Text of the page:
Over the past few months, I have adopted a mantra for myself: "What kind of woman do you want to be?" It's something I ask myself whenever I'm faced with a tough decision, an out-of-control emotion or an impulse I know is unhealthy.
This Friday is my 27th birthday. That fact, in and of itself, isn't that important. I'm not one of those girls who dreads -- or even pretend to dread -- turning a year older. I like celebrating my birthday, and I realize that 27 is still young. Besides, I feel pretty accomplished for my age: I'm doing well in the career I chose for myself, I am financially independent and I have wonderful friends, so I don't look at this year as a depressing milestone, a marker of time that has passed, potential wasted or opportunity squandered.
But there is something different about this year. Usually, I start thinking of myself as older in the weeks leading up my birthday. When I was 25 years and 50 weeks old, I told people I was 26 -- it was more accurate and it felt right. It was an easy adjustment. But this year, I find myself hesitating. Whenever I tell someone I'm 27 it sounds odd -- somehow so much older than 26.
In 27 years, I've had enough experiences to know who I'm not, but I don't yet know who I am or who I will become. Perhaps 27 is just an arbitrary number, but I do feel like I'm at some sort of crossroads, a point in my life between child and adult, between girl and woman, between who I am and who I'm going to be.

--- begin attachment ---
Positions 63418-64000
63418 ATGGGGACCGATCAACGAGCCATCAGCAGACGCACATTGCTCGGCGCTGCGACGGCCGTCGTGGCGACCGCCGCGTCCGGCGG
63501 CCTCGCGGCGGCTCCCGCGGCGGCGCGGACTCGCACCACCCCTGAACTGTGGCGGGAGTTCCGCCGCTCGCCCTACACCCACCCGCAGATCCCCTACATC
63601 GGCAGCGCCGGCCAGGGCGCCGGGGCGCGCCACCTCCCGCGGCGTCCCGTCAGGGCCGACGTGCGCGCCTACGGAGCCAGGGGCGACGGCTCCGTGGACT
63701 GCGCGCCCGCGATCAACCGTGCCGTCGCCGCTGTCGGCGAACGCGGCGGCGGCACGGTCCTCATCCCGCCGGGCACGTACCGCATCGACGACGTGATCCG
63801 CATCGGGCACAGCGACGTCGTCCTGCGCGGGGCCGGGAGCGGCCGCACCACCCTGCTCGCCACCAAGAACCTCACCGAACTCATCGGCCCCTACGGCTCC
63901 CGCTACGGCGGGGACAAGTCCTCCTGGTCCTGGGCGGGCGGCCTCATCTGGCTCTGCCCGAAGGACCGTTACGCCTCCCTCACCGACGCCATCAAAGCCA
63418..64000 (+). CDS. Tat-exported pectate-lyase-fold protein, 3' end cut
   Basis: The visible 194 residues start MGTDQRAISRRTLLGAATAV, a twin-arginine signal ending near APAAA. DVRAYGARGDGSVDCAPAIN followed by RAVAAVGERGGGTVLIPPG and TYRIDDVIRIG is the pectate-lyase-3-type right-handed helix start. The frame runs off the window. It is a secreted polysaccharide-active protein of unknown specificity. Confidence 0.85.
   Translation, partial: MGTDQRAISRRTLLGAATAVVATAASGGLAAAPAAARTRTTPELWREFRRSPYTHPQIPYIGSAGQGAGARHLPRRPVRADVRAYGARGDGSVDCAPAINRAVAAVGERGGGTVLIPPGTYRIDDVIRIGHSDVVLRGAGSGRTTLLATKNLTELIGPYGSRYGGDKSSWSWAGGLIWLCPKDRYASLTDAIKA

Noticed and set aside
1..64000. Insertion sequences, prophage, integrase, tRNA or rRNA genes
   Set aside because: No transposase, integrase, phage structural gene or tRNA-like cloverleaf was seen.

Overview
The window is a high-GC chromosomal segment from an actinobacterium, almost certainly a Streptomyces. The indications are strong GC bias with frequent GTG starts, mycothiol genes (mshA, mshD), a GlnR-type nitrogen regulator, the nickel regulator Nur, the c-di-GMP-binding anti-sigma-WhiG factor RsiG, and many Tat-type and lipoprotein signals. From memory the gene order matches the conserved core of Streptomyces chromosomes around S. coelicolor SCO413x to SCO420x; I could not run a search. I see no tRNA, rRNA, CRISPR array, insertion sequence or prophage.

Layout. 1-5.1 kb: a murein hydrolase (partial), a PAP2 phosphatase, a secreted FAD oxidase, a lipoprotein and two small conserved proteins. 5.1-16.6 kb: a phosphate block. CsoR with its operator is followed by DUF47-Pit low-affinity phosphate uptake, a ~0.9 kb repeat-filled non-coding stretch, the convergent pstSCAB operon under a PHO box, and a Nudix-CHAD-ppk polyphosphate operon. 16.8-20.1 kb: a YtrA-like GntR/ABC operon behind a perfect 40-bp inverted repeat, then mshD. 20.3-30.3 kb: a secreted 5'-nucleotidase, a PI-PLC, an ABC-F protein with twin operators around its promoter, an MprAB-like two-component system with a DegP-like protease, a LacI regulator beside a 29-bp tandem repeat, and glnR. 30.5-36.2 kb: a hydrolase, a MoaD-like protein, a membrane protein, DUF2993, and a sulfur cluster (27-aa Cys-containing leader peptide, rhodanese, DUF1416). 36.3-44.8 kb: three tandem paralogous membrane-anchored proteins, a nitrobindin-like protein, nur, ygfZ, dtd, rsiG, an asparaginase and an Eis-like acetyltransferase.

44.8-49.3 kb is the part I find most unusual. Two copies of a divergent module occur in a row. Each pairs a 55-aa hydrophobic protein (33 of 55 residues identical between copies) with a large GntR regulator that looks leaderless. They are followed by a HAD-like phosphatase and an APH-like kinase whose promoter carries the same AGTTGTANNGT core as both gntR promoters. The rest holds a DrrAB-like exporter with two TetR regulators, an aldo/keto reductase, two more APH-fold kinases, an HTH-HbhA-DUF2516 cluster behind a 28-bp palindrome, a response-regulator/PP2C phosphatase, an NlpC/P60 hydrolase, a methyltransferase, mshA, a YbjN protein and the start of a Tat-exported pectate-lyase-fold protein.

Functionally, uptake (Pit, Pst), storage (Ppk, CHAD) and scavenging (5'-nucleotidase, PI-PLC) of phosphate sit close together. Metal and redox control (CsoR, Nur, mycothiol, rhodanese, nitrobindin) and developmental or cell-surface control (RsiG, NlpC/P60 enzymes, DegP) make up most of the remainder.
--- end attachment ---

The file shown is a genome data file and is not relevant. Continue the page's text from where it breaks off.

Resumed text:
And so I'm taking this birthday as an opportunity to think about that. To decide what kind of woman I want to become. I want to be the kind of woman who...
...listens to her heart but follows her gut.
...is slow to judge and quick to forgive.
...doesn't expect to be paid back.
...is happy for her friends no matter how she feels herself.
...accepts compliments and criticism with equal amounts of grace.
...knows that heartbreak is a consequence of loving someone and chooses to love anyway.
...can say no to herself.
...chooses what is interesting over what is safe.
...understands that she may not be able to control the outcome, but she can control her reaction to it.
...always says "thank you."
...counts her blessings.
...accepts that she cannot please everyone.
...makes a difference
...is always content but never satisfied.
...makes others laugh.
...greets every day with a smile.
...trusts her own intelligence.
...looks people in the eye.
...gives good handshakes and hugs.
...makes an impression.
...enjoys each moment.
...learns from her mistakes.